The Invention of Morel by Bioy Casares

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The invention of Morel (1940) is one of the books authored by Argentine writer Adolfo Bioy Casares. This book is considered the most successful of his works since it won him the City of Bueno Aires's First Municipal Prize for Literature in 1941. The book tells the story of exploration, includes romance and suspense that makes each detail deeply mysterious. The book can be likened to a perfect science fiction piece that explores the psychological aspects of life including the imagination of love that turns real. Bioy Casares's line of creativity can also be equated to Edgar Allan Poe's gothic qualities in literature. Apart from that,  the author explores the problem of reality and sensorial experience by showing how the narrator suffers psychologically to the extent of questioning his sanity.

            The story is about an escapee who hides in a deserted island in Polynesia. While in the desert, some tourists arrive and the fugitive does not want them to know he inhabits the place. He experiences mixed emotions as he falls in love with one of the tourists but does not want to be discovered. His desire to inform the female that he loves her is kept at bay by an anomalous phenomenon.

            Meanwhile, the fugitive starts a diary and retreats to a swamp leaving the tourists to occupy the museum located on top of the hill where he used to live. The escapee writes in the diary that he is from Venezuela and he was sentenced to life in prison. The fugitive is not sure of where he is but guesses that he could be on the fictional island of Villings. Apart from that, the fugitive indicates that there is a strange disease in the island with similar symptoms to radiation poisoning.

            The lady that the fugitive falls in love with is Faustine, and she is often in the company of another man called Morel. The two speak French, but the other tourists on the island do not respond to Morel whenever he talks to them. The fugitive fears that he could be going insane because he hears repeated conversations between Faustine and Morel. The fugitive continues to have strange experiences as he notices that the tourists appear and disappear as well as seeing things doubling in the island. To comprehend what is going on, the fugitive develops many theories and realizes that Morel has been recording the tourist's actions in a machine that reproduces reality. Finally, the escapee learns how to operate Morel's device and decides to wait for his soul to pass onto the device.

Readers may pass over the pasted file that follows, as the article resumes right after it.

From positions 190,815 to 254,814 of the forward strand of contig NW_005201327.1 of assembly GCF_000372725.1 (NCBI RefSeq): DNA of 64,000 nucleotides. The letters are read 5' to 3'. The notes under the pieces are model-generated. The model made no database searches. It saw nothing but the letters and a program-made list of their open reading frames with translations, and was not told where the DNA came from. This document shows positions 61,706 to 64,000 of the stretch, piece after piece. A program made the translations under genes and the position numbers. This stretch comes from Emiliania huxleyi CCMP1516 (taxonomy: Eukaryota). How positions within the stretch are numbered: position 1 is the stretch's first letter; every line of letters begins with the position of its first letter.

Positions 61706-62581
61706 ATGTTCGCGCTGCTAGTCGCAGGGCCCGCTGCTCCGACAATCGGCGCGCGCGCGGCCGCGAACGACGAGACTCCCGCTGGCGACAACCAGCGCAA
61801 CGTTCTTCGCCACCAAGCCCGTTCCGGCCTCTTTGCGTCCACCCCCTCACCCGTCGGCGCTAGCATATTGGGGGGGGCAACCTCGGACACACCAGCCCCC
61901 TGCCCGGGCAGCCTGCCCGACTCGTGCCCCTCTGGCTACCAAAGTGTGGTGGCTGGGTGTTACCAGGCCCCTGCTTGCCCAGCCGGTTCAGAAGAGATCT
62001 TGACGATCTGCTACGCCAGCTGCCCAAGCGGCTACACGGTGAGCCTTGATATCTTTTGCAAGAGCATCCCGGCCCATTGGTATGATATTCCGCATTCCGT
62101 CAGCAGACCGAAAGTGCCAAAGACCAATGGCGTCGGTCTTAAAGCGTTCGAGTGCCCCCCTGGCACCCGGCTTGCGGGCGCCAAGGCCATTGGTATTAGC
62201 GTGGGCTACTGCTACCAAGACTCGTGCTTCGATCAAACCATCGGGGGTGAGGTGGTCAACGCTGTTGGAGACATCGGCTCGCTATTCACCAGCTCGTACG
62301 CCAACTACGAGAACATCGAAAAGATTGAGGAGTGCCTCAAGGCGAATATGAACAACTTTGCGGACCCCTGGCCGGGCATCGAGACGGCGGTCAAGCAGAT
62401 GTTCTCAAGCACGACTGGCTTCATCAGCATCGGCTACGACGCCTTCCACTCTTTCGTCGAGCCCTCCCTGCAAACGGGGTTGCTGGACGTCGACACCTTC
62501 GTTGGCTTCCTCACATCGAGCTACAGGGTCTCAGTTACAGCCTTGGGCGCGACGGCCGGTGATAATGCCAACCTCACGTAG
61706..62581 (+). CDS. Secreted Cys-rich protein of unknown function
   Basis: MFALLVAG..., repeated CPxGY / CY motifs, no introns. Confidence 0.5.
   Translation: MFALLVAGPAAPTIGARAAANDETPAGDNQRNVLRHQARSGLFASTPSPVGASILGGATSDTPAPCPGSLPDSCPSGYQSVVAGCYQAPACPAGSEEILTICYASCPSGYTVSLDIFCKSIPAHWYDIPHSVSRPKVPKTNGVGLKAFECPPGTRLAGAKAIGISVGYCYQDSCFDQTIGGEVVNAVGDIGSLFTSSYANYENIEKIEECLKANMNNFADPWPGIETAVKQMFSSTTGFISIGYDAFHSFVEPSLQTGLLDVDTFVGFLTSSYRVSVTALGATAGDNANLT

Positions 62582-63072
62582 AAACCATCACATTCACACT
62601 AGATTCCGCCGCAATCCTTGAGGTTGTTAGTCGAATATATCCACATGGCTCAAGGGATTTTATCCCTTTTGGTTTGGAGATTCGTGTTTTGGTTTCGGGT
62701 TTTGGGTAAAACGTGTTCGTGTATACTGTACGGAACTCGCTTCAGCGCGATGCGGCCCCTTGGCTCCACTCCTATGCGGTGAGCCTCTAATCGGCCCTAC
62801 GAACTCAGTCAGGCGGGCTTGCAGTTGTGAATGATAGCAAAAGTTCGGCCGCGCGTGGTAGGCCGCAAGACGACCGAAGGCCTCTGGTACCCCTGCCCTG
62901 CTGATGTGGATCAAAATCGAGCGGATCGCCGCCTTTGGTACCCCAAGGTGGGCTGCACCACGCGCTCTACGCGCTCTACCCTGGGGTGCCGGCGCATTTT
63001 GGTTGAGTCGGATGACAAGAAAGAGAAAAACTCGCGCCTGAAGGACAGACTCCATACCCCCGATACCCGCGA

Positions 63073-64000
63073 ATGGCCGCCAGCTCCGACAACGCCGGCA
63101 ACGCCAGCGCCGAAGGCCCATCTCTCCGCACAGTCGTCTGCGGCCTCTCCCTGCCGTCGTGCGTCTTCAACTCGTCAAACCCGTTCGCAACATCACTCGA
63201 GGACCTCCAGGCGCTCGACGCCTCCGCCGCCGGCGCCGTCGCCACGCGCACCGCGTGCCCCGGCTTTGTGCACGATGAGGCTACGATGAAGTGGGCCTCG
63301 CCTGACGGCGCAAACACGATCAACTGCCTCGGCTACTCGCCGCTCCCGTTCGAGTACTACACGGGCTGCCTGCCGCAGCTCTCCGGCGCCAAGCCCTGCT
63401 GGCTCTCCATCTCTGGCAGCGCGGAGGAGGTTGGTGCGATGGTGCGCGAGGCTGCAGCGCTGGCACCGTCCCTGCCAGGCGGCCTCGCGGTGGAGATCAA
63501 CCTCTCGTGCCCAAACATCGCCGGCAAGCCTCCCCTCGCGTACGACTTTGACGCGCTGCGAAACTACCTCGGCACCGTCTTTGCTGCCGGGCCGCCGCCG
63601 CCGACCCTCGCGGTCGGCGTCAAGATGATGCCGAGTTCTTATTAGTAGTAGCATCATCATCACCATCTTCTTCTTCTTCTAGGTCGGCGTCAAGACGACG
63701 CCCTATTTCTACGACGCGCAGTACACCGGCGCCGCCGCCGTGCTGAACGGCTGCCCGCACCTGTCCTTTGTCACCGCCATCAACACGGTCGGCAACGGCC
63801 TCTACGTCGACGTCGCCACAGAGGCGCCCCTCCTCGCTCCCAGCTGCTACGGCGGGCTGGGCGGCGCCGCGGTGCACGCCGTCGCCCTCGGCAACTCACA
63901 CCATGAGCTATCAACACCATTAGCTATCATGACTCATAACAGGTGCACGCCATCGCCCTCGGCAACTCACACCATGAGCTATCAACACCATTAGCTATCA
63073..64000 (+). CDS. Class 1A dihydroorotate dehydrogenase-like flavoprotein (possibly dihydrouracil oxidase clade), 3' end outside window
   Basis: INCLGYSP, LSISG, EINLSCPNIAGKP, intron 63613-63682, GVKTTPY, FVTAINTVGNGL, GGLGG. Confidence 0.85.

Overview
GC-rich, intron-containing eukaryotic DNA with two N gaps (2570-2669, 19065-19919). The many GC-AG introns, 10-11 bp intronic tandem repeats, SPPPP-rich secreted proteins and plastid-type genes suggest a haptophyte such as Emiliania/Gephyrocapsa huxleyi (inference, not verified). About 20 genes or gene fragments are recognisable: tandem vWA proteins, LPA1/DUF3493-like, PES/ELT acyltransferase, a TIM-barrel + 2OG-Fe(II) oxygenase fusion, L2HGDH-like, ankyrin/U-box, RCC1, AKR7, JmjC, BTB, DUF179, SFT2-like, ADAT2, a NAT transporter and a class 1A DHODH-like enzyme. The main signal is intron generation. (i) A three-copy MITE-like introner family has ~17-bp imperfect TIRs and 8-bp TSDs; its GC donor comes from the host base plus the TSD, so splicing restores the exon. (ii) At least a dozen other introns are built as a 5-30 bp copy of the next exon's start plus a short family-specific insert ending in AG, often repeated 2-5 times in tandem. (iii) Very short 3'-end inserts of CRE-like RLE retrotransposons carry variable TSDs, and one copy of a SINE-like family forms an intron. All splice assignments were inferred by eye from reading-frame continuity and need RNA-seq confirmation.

Bioy Casares perfectly tackles the themes of metaphysics, love, greed and memory through his characterization as well as the location of the story. On memory, the author creates a narrator who is not sure of what he sees while at the same time provides a diary for the reader and the narrator prepares that diary. The author cleverly supports his idea of memory as subjective by making the narrator say that he did not intend to destroy the images and instead sought to save them by writing in the diary. However, as the criminal records later, his memory was sometimes erroneous and subjective (Bioy Casares 80-85). Bioy Casares' making of the fugitive and the diary efficiently shows the readers the importance of memory. Almost all readers can identify with this idea of memory and more so those who have experienced mental illness or cared for individuals with psychological problems.